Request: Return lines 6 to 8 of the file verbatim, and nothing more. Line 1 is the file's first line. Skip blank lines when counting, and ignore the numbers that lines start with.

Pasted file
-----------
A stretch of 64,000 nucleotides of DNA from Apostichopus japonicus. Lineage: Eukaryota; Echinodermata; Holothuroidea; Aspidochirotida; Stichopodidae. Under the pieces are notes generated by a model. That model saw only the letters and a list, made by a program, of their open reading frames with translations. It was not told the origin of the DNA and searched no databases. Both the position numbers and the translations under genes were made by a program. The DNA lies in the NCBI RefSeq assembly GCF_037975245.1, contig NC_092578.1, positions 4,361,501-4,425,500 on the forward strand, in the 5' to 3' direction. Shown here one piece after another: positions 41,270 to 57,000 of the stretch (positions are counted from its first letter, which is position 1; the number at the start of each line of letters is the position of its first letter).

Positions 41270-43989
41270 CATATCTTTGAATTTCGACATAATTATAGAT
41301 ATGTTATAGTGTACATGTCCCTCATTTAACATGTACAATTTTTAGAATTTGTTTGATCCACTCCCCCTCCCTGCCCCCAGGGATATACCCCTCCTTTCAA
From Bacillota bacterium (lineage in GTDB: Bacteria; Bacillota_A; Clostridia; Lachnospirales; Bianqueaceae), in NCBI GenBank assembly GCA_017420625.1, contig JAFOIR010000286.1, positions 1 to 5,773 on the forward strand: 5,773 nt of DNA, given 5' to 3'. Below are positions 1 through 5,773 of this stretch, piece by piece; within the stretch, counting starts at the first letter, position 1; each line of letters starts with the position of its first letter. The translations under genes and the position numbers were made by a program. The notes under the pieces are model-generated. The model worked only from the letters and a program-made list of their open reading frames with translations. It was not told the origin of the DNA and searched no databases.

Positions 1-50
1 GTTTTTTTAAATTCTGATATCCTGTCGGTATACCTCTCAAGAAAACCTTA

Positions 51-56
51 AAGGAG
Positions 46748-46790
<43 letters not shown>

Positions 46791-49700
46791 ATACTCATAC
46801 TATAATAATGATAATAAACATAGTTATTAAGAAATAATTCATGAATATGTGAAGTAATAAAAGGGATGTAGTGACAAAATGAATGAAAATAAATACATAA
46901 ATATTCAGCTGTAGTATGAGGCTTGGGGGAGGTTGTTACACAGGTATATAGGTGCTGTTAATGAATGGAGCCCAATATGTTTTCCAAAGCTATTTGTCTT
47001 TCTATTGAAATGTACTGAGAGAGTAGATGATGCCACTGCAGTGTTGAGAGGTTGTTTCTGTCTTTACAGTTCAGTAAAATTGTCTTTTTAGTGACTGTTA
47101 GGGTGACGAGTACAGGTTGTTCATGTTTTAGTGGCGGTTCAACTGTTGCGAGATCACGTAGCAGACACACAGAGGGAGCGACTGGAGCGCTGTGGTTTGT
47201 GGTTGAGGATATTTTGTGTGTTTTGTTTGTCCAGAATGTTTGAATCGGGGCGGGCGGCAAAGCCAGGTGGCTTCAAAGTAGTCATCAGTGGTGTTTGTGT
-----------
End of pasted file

Positions 1-50
1 GTTTTTTTAAATTCTGATATCCTGTCGGTATACCTCTCAAGAAAACCTTA

Positions 51-56